Defence for Fugitive Slaves

CONSTITUTION   |   Lysander SPOONER

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Item#: 122987 price:$3,200.00

Defence for Fugitive Slaves
Defence for Fugitive Slaves
Defence for Fugitive Slaves
Defence for Fugitive Slaves

"THE 'UGLY REALITY' OF PROSLAVERY CONSTITUTIONALISM": VERY SCARCE FIRST EDITION OF LYSANDER SPOONER'S "DEVASTATING CRITIQUE" OF THE 1793 ACT AND 1850 FUGITIVE SLAVE ACT IN DEFENCE FOR FUGITIVE SLAVES, 1850

(CONSTITUTION) SPOONER, Lysander. A Defence for Fugitive Slaves, Against the Acts of Congress of February 12, 1793, and September 18, 1850. Boston: Bela Marsh, 1850. Octavo, original wrappers; pp. (1-2), 3-4. (i-iv), (5), 6-72. $3200.

First edition of the rogue abolitionist's provocative call for "vigorous" public resistance to a pattern in the 1793 and 1850 Acts, and court decisions such as Prigg v. Pennsylvania, that demonstrated the government's refusal "to champion liberty or justice," especially elusive in original wrappers.

The 1850 Fugitive Slave Act "exposed the futility of antislavery constitutionalism grounded in a commitment to the 'proper rules of interpretation'" (Knowles, Seeing the Light, 544). It "evinced a clear congressional policy favoring harsh and summary enforcement of the rendition policy over any solicitude for procedural or substantive rights of alleged fugitives" (Cover, Justice Accused, 121). Spooner crafted his answer to this in a "devastating critique" of both the 1793 and 1850 laws (Smith, Lysander Spooner). Defence, one of his most elusive and provocative works, offers "significant evidence of the ways in which the passage of the 1850 Fugitive Slave Act shook his faith in the ability of the nation's courts to interpret the constitution in a manner consistent with the dictates of natural justice" (Knowles, 546). Closely analyzing "reasons why the 1793 and 1850 laws were unconstitutional… he made it very clear why the passage of the 1850 law pushed him away from the 'quiet argument' of the courtroom to 'more vigorous'" public action.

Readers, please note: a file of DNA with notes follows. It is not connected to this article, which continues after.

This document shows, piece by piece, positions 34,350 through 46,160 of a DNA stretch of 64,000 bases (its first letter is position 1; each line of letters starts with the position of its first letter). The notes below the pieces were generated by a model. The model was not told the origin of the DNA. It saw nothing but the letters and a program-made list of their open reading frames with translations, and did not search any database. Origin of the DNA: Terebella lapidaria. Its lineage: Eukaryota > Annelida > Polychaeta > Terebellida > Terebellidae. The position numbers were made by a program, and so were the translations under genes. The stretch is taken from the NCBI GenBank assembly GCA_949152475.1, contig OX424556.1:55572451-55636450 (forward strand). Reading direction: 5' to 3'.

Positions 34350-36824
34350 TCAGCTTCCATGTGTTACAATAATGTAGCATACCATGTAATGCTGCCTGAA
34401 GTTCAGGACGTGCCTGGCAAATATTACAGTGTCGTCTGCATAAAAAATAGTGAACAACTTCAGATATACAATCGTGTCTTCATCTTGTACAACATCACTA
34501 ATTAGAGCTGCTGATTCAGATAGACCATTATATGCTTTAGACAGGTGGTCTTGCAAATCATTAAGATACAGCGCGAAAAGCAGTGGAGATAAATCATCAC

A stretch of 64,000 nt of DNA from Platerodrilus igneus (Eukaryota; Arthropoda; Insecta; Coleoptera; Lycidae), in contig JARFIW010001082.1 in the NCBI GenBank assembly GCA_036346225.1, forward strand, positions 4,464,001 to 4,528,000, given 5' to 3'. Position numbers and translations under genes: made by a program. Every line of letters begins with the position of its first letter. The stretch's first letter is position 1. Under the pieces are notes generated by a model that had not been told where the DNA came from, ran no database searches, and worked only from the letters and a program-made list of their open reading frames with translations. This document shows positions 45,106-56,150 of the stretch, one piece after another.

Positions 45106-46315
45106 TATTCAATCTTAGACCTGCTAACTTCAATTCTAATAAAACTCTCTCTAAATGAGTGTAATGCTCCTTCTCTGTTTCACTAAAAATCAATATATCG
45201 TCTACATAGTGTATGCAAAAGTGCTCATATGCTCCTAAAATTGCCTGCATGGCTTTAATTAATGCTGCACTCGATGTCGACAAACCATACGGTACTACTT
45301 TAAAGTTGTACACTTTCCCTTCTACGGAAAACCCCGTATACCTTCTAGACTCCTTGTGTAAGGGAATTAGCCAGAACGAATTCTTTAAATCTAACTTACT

In Defence, while he continued to argue the importance of "procedural objections to the laws… Spooner spent far greater time 1) explaining why the courts would not actually strike down either of the laws, and 2) outlining 'The Right of Resistance': ways in which 'The People' could respond to what he now recognized as the 'ugly reality' of proslavery constitutionalism." He notably pointed to "the 1842 decision in Prigg v. Pennsylvania, in which the Supreme Court held that under the Constitution's Supremacy Clause, the 1793 Fugitive Slave Act trumped Pennsylvania's personal liberty law (which had made it far more difficult… for slaveholders to recover individuals they alleged were fugitive slaves)… In the face of this judicial reality, and to ensure the 'maintenance' of the Constitution, Spooner encouraged popular resistance," arguing the Second Amendment "gave 'The People' an absolute and unqualified' Constitutional 'right' to do so." By 1860 he would utterly lose "faith in the ability or willingness of the government (especially the courts) to champion either liberty or justice" (Knowles, 545, 552). First edition: as issued with printing of 1793 Act of Congress and 1850 Fugitive Slave Act preceding title page; front and rear wrapper interior with publisher's advertisements. Sabin 89607. Work, 335.

Text very fresh, a few minor stains to front wrapper, expert repairs to wraps on the spine. Near-fine.

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